Formerly Palace of Culture of the Azovstal plant. The building of the former Continental hotel (1887–1910).
A unique monastery complex of the XVI–XIX centuries with natural caves.
Historical buildings reflecting the Mariupol architecture of the late XIX and early XX centuries before the Bolshevik Revolution.
Donbas Arena is the home stadium of the Ukrainian ‘Shakhtar’ football club, which became the first of the ‘elite’ category in Ukraine and in all of Eastern Europe.
Invaluable monumental artworks, created by a group of Ukrainian monumentalists led by Alla Horska, a dissident artist and one of the Sixtiers movement’s founders. These panels incorporated elements of Ukrainian folk tradition, contemporary world trends, and Soviet art.
Formerly prospering trade and then a metallurgical centre of Ukraine that has become the symbol of the bloody Russian invasion of Ukraine and the genocide committed by the Russian army and government.
The only church in the world entirely decorated with Petrykivka paintings, an ancient style of folk Ukrainian decorative painting included in the UNESCO intangible cultural heritage.
The museum was established at the Faculty of History of Mariupol State University. It has become an important cultural and educational site bringing together students, professors, and citizens around the native land’s history.
The manor of Mariupol City Council’s mayor, having more than 150 years of history behind. Its architecture incorporated elements of the Stalinist Empire, Neoclassicism, and Baroque.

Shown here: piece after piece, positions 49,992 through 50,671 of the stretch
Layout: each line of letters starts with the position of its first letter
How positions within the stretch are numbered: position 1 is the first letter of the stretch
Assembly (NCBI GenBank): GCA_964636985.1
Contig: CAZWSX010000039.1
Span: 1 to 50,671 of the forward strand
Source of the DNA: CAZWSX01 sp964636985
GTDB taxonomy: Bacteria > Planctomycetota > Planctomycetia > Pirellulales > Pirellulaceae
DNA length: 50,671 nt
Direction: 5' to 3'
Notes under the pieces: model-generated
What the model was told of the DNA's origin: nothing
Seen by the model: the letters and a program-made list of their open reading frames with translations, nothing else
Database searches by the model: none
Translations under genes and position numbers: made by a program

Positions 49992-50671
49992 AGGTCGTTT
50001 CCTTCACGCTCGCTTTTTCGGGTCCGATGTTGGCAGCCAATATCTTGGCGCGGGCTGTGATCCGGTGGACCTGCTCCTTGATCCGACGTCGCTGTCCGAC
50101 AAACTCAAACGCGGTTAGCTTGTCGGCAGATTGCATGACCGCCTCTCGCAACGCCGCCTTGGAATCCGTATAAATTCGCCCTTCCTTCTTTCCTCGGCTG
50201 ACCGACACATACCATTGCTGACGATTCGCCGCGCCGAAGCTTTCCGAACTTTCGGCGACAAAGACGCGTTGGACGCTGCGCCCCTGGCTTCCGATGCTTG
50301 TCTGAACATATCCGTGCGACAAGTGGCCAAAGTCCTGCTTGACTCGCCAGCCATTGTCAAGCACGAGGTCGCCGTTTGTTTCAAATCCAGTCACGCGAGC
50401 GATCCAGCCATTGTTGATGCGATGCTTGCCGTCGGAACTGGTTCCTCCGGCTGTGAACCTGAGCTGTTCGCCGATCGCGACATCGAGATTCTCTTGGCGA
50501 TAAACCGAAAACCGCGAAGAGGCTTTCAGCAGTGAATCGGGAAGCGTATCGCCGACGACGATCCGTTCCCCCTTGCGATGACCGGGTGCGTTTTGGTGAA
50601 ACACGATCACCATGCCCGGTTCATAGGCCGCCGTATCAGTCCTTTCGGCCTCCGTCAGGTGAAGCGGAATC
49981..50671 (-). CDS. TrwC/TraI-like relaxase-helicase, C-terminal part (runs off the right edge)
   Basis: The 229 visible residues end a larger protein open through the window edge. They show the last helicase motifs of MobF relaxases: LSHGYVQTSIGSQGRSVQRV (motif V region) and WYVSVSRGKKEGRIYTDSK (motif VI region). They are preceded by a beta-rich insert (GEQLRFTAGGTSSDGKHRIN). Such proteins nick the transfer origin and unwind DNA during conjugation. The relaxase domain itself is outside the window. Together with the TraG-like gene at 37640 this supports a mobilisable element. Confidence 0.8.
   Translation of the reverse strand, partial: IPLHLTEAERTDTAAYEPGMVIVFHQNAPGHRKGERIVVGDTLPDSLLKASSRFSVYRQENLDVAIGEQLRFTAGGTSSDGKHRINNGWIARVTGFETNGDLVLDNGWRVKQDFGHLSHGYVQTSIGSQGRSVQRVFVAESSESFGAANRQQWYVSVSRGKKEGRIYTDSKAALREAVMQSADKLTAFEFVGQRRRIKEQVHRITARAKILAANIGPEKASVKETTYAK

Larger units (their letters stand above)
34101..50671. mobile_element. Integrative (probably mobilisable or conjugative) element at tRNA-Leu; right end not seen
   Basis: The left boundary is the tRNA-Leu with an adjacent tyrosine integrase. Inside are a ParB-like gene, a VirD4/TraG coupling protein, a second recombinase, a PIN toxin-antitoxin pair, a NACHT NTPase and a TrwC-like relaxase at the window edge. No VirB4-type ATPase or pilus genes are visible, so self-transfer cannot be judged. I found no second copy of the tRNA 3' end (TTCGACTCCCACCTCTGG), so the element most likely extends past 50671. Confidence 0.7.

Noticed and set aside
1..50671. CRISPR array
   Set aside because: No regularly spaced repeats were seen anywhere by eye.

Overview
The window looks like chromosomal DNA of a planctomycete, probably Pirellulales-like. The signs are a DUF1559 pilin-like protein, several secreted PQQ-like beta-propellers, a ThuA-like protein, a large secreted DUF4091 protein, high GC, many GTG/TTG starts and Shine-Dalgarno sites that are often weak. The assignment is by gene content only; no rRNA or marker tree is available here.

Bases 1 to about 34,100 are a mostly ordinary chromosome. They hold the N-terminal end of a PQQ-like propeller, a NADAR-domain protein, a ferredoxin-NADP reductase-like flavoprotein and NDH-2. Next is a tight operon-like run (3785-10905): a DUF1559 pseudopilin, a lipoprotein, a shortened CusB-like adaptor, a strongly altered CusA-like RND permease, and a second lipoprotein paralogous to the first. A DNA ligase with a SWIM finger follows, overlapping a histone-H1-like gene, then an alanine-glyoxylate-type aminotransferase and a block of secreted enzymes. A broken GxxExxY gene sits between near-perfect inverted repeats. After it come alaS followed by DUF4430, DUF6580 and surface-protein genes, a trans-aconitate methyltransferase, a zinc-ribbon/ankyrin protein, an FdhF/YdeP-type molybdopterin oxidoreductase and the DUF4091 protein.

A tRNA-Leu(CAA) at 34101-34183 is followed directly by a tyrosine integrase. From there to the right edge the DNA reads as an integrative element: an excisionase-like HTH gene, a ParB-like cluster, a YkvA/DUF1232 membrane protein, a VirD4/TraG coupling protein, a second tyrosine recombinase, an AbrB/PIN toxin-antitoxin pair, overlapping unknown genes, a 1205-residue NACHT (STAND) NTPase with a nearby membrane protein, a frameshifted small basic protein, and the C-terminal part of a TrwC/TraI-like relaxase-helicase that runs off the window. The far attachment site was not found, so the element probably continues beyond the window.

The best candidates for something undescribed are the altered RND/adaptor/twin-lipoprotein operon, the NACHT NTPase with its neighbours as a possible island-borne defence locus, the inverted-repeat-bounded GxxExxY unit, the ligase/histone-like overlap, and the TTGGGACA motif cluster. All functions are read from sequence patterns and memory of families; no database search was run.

One of the oldest and largest Ukrainian museums, which collection comprised over 180 thousand exhibits, including the monuments and artefacts of world importance.
One of the biggest steam mills in the German Mennonite colony that existed in the Donetsk region at the turn of the 20th century. Built in 1903, this mill had been feeding people of New York and all of its suburbs for decades.
The central church of the Sviatohirsk Lavra’s convent, erected in the neoclassical style with baroque elements in 2005 in the site of a stone church of 19th century dismantled by the Bolsheviks.
The house was built in the constructivist style in 1929. It has been the centre of the city’s creative life for almost a hundred years.
Former State Bank’s building, constructed at the turn of the 20th century. In 2019, this site housed the city library, which history began back in 1904. An intellectual and educational centre of the city.
A two-storey manor in the classical style with a neo-Gothic tower, built in Mariupol 125 years ago. The state was a property of respected doctors.
Part of the Sviatohirsk Lavra. All the skete’s buildings are made of massive pine trunks. The All Saints Church, the main skete’s sanctuary, used to be the biggest wooden church in Ukraine.
The Azovstal plant in Mariupol was one of the largest iron and steel producers in Europe. In 2022 it became a symbol of resistance to brutal Russian aggression and the incredible courage of Ukrainian fighters.
Educational institution with more than 140 years of history where many generations of Mariupol citizens studied.
Center of spiritual life of Muslims of Donetsk region.
Two buildings are a monument to an entire era. They were the last buildings in Mariupol designed in the Stalinist Neoclassicism style.
One of the oldest theatres in the Left-bank Ukraine.
The mosque was built in 2007 on the site of a mosque built in 1906 and destroyed by the Bolsheviks in 1936.
St. Demetrius Church dedicated to the holy martyr Demetrius of Thessaloniki is one of the oldest in the region.